The sounds of a world-class symphony orchestra are coming back to the Center Grove area.
Audiences will lose themselves in the delicate yet overwhelming power of Beethoven’s “Symphony No. 5” and Richard Strauss’ playful drama in “Don Quixote.”
The folk-inflected music of Antonin Dvorak, flamenco rhythms of Manuel de Falla and the gaucho undercurrent of Alberto Ginastera will all come alive through the musicians of the Indianapolis Symphony Orchestra.
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The 317 Series, a selection of traveling performances staged by the symphony orchestra, will again be coming to Johnson County. The symphony announced three new shows in White River Township for the upcoming season, after drawing a total of more than 1,000 people to its concerts last year.
After the successful run, organizers wanted to build on the momentum and attract even more people to invest in classical music, said Jessica Di Santo, spokeswoman for the Indianapolis Symphony Orchestra.
“We just want to keep hearing from our community that we’re meeting their needs,” she said. “We already have this benchmark of three concerts last year, bringing in more than 1,000 people. We just want to see that keep going and keep going up.”
The concerts will be full-scale performances, with the entire orchestra playing the same types of programs that one would hear at the symphony’s home at Hilbert Circle Theatre. People will see the same musicians and the same conductors and in some cases hear the same selections.
The 317 Series was created in 2014 as a way to build support for classical music while exposing new audiences to the talent of the Indianapolis Symphony Orchestra.
“Not everybody can come downtown. We really need to touch people where they are,” Di Santo said. “We’re not an orchestra unless we’re performing for people.”
Planners searched for communities surrounding Indianapolis that were supportive of the arts. They also searched out places with venues that could had ample seating, professional sound systems and room for the orchestra’s nearly 80 musicians.
Two locales were decided on — Avon and the greater Greenwood area.
Working with the Greater Greenwood Arts Council and the Greater Greenwood Chamber of Commerce, orchestra organizers found suitable venues for the concerts.
The Center Grove High School auditorium and Mount Pleasant Christian Church will again host. The final performance on July 7 will be at Mallow Run Winery, a first for the Indianapolis Symphony Orchestra.
“The orchestra performs outdoors at other locations, such as Marsh’s Symphony on the Prairie in Fishers. … Mallow Run looks like the perfect venue,” Di Santo said.
The Indianapolis Symphony used to perform regularly for the summer Fanfare and Fireworks concerts at Johnson County Park, but its last visit was in 1999.
Organizers had always planned for the 317 Series to be a multiyear effort, Di Santo said. So with the inroads made in Johnson County and the southside last year, it made sense to return.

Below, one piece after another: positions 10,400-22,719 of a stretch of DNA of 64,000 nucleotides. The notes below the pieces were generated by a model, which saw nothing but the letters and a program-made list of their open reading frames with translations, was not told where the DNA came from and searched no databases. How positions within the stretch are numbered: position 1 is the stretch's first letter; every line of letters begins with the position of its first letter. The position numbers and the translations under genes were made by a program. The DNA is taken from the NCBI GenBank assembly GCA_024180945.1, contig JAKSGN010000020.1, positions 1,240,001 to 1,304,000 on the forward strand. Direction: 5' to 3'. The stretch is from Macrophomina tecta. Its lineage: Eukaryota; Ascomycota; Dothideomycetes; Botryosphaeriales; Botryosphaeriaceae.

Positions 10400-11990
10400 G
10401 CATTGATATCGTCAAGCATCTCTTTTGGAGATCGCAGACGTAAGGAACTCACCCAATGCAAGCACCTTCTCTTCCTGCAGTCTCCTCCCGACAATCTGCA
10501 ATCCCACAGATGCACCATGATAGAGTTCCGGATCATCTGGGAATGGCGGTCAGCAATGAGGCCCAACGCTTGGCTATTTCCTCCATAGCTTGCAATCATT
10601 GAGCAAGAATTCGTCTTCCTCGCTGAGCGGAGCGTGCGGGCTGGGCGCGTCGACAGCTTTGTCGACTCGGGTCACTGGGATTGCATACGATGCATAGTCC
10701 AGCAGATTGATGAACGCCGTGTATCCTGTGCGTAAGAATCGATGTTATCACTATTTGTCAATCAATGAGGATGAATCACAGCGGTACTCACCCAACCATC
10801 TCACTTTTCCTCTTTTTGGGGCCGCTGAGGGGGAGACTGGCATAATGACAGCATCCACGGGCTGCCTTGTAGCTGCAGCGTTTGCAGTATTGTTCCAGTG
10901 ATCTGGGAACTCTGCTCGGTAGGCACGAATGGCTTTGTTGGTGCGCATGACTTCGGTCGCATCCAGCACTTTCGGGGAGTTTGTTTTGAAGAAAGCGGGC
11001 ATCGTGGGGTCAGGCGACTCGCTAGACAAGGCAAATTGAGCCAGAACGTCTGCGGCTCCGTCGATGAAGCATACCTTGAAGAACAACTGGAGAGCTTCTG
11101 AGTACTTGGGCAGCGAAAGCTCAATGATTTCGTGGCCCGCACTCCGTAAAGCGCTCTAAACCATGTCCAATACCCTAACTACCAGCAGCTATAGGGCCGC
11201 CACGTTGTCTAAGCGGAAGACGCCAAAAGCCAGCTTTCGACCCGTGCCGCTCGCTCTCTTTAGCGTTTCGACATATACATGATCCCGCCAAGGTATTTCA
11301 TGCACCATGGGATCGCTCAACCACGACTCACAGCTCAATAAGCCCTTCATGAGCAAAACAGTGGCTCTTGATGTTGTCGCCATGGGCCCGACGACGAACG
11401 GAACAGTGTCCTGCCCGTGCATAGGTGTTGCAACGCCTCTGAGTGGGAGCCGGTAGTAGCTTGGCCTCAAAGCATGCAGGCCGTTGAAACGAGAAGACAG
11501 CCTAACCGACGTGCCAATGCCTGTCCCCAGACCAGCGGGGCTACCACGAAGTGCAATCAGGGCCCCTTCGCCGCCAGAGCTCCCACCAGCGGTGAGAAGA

“It wasn’t going to be a one-time shot. For us, it’s about community relationships, and relationships take time,” she said. “We want to continue to see things develop with the southside and the greater Greenwood area, because we’ve seen such great results.”
In addition to the concerts themselves, the symphony orchestra committed additional time in outreach events with local schools. The orchestra worked with more than 100 student musicians at Center Grove schools, and a side-by-side concert featuring both students and orchestra members drew 600 people, Di Santo said.
Indianapolis Symphony Orchestra musicians also spent a day at the Barnes & Noble store at Greenwood Park Mall, performing throughout the store and giving away tickets and CDs.
“We saw so much interaction with the southside. That, and seeing all of the people sitting in the seats, we knew we had to come back,” Di Santo said.
Organizers are not expecting a huge jump in attendance this year. Rather, the hope is for continued interest from the public and further engagement through public events, school programs and the concerts themselves.
“As long as people are interested in what we do and what we perform, we want to keep doing it,” Di Santo said. “The orchestra needs support from a bigger community than just with the downtown community. We’re lucky this artform is portable.”
What: A special program of the Indianapolis Symphony Orchestra performing in communities around central Indiana.
Cost: $20 for adults, $10 for students. Patrons may save 25 percent off of single ticket prices by purchasing a three-concert subscription for $45.
Feb. 7: 3 p.m., Center Grove High School; Krzysztof Urbanski, conductor; Dvořák’s Concerto in B Minor for Cello and Orchestra and Beethoven’s Symphony No. 5
March 10: 8 p.m., Mount Pleasant Christian Church; Andrey Boreyko, conductor; Strauss’ “Don Quixote,” Falla’s “El Amor Brujo” and Ginastera’s “Four Dances from Estancia”
July 7: 8 p.m., Mallow Run Winery; conductor and repertoire to be announced at a later date.
Information and tickets: Subscriptions and tickets can be purchased online at IndianapolisSymphony.org or at 639-4300.